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Rosie Thompson, one of Gillingham’s health champions, walked 100 laps of Peacemarsh Surgery car park on Saturday, May 1 to raise funds for the Captain Tom Foundation on his 100th birthday anniversary weekend, and also to thank Gillingham Medical Practice for all their work during the Covid health emergency.

‘The staff at the practice have been outstanding with everything that has been thrown their way,’ said Rosie. ‘They coordinated an exemplary vaccination programme, and I don’t think a lot of people realise that they were also doing vaccinations on their days off.’

It took Rosie, 61, just under four hours to walk the laps, estimated to be about 10 kilometres. Wearing scrubs, she varied the routine, for example, walking one lap blindfolded with someone guiding her, another whilst bouncing a tennis ball and another whilst eating cake (particularly enjoyable). For her last lap, Rosie, who retired from teaching sport at Gillingham School in 2019, carried one of the London Olympic relay torches, accompanied by the theme song from the film Chariots of Fire.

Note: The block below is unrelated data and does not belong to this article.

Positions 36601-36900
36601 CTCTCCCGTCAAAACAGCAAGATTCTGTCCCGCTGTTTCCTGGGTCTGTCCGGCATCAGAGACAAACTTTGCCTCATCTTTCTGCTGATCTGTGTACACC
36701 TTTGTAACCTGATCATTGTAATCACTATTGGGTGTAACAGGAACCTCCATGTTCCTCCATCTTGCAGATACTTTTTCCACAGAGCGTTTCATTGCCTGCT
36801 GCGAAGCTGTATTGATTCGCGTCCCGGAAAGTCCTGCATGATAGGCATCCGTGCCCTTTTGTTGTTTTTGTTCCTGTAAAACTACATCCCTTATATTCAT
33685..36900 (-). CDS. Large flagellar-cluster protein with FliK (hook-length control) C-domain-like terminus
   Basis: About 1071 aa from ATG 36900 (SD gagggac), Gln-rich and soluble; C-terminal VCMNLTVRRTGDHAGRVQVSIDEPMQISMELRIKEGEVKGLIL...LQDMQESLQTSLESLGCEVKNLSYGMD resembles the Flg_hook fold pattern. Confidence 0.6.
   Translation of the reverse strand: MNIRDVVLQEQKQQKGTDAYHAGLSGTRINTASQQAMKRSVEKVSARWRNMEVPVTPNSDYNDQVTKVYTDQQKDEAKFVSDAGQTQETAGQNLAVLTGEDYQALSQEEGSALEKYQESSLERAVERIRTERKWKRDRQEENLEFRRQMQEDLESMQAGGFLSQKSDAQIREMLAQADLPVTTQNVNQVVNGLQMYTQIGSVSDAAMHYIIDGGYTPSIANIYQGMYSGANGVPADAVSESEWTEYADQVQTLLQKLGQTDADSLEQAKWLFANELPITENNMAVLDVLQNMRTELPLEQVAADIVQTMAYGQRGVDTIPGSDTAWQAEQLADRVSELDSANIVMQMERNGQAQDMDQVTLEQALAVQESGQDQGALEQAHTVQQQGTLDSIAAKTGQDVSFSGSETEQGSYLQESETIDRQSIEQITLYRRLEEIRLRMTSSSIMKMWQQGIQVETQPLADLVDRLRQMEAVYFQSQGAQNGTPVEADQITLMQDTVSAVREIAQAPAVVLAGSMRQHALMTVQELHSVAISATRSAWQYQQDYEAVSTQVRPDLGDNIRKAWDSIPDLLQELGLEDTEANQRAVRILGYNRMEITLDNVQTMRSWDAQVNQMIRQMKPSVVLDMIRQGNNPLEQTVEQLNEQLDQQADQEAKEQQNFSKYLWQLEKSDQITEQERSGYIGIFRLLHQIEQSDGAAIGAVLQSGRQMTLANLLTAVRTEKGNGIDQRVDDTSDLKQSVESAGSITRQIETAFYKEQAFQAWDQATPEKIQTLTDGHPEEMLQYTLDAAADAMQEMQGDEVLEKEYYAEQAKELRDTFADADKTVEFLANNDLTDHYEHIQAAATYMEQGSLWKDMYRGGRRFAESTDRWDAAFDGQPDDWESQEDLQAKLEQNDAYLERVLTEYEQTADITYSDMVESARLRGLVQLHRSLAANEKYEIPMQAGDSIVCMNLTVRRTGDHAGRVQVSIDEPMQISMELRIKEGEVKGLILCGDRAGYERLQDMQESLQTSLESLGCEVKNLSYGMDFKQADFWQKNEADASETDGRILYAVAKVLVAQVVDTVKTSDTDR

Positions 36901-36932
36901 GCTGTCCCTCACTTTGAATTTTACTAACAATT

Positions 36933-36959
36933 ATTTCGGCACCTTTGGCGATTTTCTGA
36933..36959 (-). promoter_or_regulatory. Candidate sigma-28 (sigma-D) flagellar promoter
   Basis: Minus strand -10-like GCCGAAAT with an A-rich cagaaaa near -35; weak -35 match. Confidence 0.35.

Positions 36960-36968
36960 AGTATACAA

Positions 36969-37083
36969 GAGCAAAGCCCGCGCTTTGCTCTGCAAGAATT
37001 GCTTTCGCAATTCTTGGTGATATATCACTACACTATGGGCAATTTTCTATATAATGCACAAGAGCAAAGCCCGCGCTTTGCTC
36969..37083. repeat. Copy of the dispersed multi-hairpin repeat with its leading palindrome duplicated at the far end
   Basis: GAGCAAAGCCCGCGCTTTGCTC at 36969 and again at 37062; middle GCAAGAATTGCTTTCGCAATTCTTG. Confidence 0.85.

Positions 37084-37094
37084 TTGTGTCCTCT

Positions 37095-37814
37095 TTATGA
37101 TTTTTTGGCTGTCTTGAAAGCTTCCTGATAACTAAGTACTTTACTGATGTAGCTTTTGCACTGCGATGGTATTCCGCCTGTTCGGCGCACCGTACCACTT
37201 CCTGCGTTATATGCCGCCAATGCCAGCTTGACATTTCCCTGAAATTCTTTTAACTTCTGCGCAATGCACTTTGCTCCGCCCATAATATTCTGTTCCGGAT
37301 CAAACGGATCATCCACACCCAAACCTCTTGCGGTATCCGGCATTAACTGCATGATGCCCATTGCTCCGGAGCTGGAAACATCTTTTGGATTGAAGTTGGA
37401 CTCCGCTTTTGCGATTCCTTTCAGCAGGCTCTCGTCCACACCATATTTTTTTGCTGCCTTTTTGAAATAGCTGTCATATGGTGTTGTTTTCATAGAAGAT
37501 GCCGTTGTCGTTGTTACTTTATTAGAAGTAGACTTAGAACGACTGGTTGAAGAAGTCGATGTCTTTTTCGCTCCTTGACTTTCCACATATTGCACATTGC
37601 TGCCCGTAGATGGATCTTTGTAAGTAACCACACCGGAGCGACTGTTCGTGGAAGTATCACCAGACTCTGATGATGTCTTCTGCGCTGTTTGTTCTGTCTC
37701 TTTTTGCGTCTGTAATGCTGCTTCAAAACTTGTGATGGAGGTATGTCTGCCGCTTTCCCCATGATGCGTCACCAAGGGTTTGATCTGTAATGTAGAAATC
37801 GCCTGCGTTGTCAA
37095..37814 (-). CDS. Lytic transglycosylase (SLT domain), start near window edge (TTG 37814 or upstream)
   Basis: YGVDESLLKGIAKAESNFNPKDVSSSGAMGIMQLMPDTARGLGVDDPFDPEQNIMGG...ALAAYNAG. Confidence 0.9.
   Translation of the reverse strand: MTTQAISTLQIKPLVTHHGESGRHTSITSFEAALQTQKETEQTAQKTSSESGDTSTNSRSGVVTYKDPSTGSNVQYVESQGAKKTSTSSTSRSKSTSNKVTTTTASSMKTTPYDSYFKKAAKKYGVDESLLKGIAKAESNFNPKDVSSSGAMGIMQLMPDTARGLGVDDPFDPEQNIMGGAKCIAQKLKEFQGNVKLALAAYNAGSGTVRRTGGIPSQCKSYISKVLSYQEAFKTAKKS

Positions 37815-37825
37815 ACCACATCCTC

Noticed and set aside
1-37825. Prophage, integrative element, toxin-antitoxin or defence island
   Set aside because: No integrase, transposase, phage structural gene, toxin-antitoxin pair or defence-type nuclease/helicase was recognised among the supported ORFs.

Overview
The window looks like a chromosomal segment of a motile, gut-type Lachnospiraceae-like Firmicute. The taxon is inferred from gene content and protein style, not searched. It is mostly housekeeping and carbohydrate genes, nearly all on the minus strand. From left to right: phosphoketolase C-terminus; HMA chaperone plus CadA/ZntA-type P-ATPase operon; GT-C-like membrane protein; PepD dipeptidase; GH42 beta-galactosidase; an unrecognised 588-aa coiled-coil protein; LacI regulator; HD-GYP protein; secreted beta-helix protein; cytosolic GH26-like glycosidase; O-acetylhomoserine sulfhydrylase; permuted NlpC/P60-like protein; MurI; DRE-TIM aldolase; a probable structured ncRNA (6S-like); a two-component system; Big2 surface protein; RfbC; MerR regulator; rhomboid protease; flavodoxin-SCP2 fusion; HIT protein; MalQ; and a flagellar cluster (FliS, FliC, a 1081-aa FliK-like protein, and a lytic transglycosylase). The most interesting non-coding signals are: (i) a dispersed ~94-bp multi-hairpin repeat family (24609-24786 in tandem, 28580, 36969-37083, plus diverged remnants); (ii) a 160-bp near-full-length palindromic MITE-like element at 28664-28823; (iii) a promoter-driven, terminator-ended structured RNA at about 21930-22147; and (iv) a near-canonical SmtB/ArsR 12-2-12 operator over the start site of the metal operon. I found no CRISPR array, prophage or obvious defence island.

‘It was much harder than expected,’ said Rosie after she completed the challenge. ‘But I was spurred on by the people who came out to see me and who left me lovely messages online, and also by my back-up team including Liz Rose [Gillingham’s social prescriber] and the medics at the practice.
‘This weekend people around the country are doing amazing things and it was great to be part of it, to do what I could so that, in Captain Tom’s words, ” tomorrow will be a better day.”‘

If you would like donate to Rosie’s cause, you can do so at her Just Giving page

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